A storm called Aileen will blast the UK with 75mph winds that will hurt people and damage property, forecasters warned yesterday.
Weather forecasters advised battening down hatches as rainstorms will tear across Britain today with one council even advising people not go out last night unless absolutely necessary.
Life and limb will be threatened by flying debris, overflowing rivers and powerful waves on the coast, forecasters warned.
Meanwhile powercuts, falling trees and overturned lorries and caravans threaten to create chaos on the roads.
A paddle boarder on Tynemouth Beach in North Tyneside yesterday as Storm Aileen is set to bring winds of up 75 miles per hour to the UK
A contractor fastening down storm shutters yesterday on homes overlooking the Solway Firth on the Cumbrian coast in preparation for this year’s first named UK storm
A young seagull feeding in the sea at Tynemouth Beach in North Tyneside yesterday as parts of the country face winds of up to 75 miles per hour this week
The Met Office warned yesterday: ‘Longer journey times by road, rail and air are looking likely, with restrictions on roads and bridges. Damage to trees and perhaps buildings, as well as power cuts are expected.
‘Flying debris and large coastal waves are possible, and these could lead to injuries.’
The Environment Agency made 11 separate flood alerts as rivers are expected to burst their banks from the heavy rainfall.
Forecasters said Aileen has no connection to Hurricane Irma tearing across the eastern US coast and Caribbean.
Aileen has been caused by low pressure bringing the ‘very strong winds’ across much of England and Wales last night and this morning.
The Met Office issued an amber severe weather warning for gusts of 55-65mph in parts of Cheshire, Lancashire, Derbyshire, Yorkshire, Nottinghamshire and Lincolnshire.
Gusts up to around 75mph could also be possible in exposed locations such as the coast and hills in these areas, the Met Office said.
The Environment Agency issued two flood warnings: for Keswick, Lancashire and Porlock Weir in Somerset, and 11 flood alerts covering rivers in Cumbria, the North Sea coast at Bridlington as well as in Somerset.
A yellow weather warning for rain was also issued in place for parts of Northern Ireland, northern England and southern Scotland, which warns of 1.2 to 1.6 inches of rain falling within six to nine hours which could cause disruption.
Chief forecaster Frank Saunders added that as well as the strong winds, ‘there will be some heavy rain pushing eastwards overnight which could see accumulations of 30-40mm [1.2 -1.6 inches]’.
The storm system ‘will move fairly swiftly from west to east over the UK and although there will still be some disruption through Wednesday morning, the winds will ease by the afternoon leaving a day of blustery showers,’ he added.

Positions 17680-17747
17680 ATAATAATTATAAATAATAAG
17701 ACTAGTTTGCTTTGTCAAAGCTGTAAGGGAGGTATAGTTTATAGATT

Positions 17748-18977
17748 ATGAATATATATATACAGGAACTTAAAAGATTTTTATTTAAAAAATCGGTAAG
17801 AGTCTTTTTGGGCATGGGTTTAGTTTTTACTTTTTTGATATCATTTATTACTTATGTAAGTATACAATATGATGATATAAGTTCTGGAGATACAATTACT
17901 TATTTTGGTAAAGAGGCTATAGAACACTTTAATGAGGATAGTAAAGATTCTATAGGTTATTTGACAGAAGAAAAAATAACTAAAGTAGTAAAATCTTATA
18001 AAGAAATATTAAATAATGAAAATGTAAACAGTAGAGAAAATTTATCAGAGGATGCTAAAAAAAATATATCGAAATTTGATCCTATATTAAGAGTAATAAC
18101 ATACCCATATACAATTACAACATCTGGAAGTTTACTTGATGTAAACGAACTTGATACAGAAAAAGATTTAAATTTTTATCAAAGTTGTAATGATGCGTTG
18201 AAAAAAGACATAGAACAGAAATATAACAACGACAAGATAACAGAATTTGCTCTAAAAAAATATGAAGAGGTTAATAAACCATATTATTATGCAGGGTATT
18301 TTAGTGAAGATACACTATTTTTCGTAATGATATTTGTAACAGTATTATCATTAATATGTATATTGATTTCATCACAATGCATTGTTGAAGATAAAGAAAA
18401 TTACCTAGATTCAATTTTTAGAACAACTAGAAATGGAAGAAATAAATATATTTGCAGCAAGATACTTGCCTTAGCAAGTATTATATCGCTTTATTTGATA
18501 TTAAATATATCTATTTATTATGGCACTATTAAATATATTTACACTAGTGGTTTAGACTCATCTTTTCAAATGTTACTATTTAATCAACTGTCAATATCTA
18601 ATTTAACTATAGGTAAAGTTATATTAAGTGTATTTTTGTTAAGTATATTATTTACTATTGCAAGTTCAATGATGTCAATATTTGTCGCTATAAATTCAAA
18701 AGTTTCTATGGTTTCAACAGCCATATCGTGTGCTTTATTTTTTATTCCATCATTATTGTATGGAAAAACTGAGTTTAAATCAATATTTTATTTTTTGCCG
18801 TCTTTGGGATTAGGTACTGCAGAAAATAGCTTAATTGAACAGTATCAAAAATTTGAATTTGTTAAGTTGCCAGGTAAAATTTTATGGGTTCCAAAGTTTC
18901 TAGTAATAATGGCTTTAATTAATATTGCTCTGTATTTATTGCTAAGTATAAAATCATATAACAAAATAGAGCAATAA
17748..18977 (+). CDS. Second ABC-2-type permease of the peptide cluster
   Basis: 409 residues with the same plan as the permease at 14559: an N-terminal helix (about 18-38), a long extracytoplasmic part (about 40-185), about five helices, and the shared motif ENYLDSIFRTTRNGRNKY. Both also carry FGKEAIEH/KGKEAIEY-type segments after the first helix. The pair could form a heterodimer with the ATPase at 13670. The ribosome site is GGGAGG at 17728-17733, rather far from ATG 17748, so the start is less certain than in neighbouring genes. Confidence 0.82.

Batten down the hatches: Properties on the Cumbrian coast prepared for the worst yesterday as strong winds and heavy rain prepare to hit the UK
Tynemouth Beach in North Tyneside yesterday, where large waves were seen crashing down before Storm Aileen hits the UK
Storm Aileen is the first storm to be named since this season’s names were released last week, as part of the scheme by the Met Office to raise awareness. Pictured: High waves crashing on Tynemouth Beach in North Tyneside yesterday
Tameside Council near Manchester urged people to ‘avoid going out unless important’ while Electricity NorthWest said it had extra engineers on standby to deal with overhead power lines being severed by falling trees.
The Met Office said there was no connection between the high winds the UK is expected to see and the severe weather battering the Caribbean and the US, with the UK’s weather system originating north in the Atlantic, independent of the current hurricanes across the ocean.
As Storm Aileen clears out eastwards into the North Sea, the UK will be left with cool, showery conditions by the end of the week and into the weekend, the forecasters said.
Rod Dennis, spokesman for motoring organisation the RAC, said: ‘The arrival of the first named storm appears to mark a very early arrival of autumn.
‘Aileen’s impact is likely to be short but sharp in the north of England, and felt most by those driving in the early hours of Wednesday morning and into the morning rush hour.
‘High-sided vehicles will need to take particular care, but anyone driving can expect to experience some very strong gusts and heavy rain which will make driving conditions difficult.
‘Plan ahead and if you can delay your journey until conditions are expected to improve later on Wednesday, then do so.’
Richard Leonard, head of road user safety at Highways England, said: ‘We’re encouraging drivers to check the latest weather and travel conditions before setting off on journeys, with strong winds and heavy rain expected from Tuesday evening until Wednesday morning.
‘In high winds, there’s a particular risk to lorries, caravans and motorbikes, so we’d advise drivers of these vehicles to slow down and avoid using exposed sections of road if possible.’
Storm Aileen is the first storm to be named since this season’s names were released last week, as part of the scheme by the Met Office and Met Eireann to raise awareness of extreme weather in the UK and Ireland.
The next three storms on the list are Brian, Caroline and Dylan, while others include Octavia, Rebecca and Simon.